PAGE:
The statement is also likely to acknowledge that members discussed allowing maturing Treasury securities to run off its gargantuan balance sheet some time later this year without specifying any date. (Chair Jerome Powell is likely to be asked about this at his briefing. While he may not commit to a start date, a specific reference to a particular quarter may be taken by the markets as being hawkish and cause a curve steepening as it would reflect confidence about the economy).

Other questions of particular interest to traders will be his take on the number of hikes being priced by the markets this year (His response: “Monetary policy isn’t on a pre-set course”) and whether the Fed would be averse to a 50-basis point increase in March (:If his response suggests that the Fed is receptive to the idea, that would be taken as pretty hawkish. However, my two cents is that he will toe the line set by Governor Christopher Waller").

Not hawkish enough? Well there is Mohamed El-Erian's view, who recently wrote that the Fed needs to stop its asset-purchase program immediately and announce its plans for quantitative tightening in March to restore its credibility in fighting inflation. Deutsche Bank economists see six to seven rate hikes in 2022 as a hawkish outlier.

But while these views lean far more to the hawkish side, a more nuanced view comes from Art Hogan, chief market strategist at National Securities, who notes that "recent gyrations in the stock market, largely caused by uncertainty about how quickly the Federal Reserve will tighten monetary policy to fight inflation, could preclude the central bank from taking or even communicating any surprisingly hawkish steps when it releases its policy statement this afternoon." As such, any more "measured" stance from the Fed could reassure markets and dampen volatility.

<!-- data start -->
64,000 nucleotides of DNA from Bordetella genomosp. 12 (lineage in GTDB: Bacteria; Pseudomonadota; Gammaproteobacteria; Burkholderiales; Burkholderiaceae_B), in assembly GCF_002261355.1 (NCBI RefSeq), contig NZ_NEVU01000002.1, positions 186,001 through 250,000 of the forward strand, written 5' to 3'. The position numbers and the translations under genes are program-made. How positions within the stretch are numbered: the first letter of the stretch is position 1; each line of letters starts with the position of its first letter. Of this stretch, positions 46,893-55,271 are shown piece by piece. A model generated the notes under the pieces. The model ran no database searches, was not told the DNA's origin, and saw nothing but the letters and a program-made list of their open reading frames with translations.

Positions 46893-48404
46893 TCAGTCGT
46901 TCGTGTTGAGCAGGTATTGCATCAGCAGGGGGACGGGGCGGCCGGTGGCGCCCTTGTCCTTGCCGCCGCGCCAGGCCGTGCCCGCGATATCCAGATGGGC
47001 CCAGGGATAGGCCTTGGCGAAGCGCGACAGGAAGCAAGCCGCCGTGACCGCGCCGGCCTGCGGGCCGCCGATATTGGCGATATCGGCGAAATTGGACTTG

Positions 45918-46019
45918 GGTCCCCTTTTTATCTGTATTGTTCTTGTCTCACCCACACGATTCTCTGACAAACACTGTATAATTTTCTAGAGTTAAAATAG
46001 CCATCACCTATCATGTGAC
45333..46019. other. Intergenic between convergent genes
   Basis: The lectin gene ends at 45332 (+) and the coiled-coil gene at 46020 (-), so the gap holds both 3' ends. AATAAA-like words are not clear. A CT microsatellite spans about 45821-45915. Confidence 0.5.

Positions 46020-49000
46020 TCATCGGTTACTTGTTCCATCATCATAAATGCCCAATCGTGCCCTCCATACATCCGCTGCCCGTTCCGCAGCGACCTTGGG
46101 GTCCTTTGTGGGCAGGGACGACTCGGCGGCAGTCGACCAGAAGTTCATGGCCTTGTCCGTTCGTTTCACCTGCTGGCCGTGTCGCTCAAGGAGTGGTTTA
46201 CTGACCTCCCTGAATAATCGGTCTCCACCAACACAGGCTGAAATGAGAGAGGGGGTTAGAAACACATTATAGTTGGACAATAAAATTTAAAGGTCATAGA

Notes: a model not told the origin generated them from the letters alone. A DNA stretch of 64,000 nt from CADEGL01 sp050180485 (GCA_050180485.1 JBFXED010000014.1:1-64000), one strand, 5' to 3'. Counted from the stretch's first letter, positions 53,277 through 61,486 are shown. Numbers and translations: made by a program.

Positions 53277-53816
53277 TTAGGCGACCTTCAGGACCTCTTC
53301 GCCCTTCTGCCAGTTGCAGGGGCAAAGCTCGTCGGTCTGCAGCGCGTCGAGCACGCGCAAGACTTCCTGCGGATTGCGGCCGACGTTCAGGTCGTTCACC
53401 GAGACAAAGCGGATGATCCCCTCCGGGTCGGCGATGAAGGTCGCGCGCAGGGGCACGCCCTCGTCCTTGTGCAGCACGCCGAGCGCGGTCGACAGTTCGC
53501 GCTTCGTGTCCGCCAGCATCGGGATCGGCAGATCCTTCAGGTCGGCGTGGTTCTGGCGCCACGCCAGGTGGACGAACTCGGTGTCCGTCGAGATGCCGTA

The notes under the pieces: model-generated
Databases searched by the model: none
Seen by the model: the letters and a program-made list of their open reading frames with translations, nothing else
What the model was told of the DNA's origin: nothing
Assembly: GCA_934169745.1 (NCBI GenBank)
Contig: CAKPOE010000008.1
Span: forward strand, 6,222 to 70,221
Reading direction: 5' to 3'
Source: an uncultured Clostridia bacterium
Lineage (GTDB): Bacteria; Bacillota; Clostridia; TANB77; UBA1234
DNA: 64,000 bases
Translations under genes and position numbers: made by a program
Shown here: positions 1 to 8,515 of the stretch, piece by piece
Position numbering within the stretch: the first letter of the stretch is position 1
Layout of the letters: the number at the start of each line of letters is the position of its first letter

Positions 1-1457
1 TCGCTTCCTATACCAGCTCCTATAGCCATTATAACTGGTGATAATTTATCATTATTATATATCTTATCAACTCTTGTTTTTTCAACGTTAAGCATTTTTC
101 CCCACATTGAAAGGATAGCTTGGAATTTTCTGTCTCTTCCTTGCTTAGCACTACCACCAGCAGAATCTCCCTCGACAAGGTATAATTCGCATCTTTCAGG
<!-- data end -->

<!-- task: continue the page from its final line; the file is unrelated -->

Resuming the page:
Should the Fed surprise markets and lean overly dovish, the VIX would tumble and might provide a short-term pop to a very oversold equity market. Tallbacken Capital Advisors CEO Michael Purves recommended shorting the April VIX contract. Various metrics are pointing to “volatility exhaustion” which could send it lower even if the market continues to slide, he wrote in a note to clients.

Meanwhile, an even more more dovish take comes from Bear Traps report Larry McDonald who writes that "the Fed has been using their Street pawns – namely Goldman Sachs – to rachet up rate hike and quantitative tightening (QT) expectations. All this noise out of the Powell trombone has come with tightening FCIs. As we learned in Q4 2018, when front rates (2s from 20bps to 100bos since September) scream higher – financial conditions behind the scenes tighten FAR faster than clueless academics can measure on the fly."

His conclusion: "Powell has enough of a recent economic soft patch in the data to walk-back his insane declarations (4 hikes in 2022 and QT, for six-seven total). The slightest backtrack is all that is needed to trigger a large counter trend rally – gold and silver miners will be 15-25% higher on any softening of the language. Powell won ́t be doing high-speed “Michael Jackson moonwalk” in the opposite direction, but he will be moving gently that way. That should be enough of a fire hose to calm things down – for now. Look for high drama Monday – Tuesday with a large rally in risk assets by the end of the week"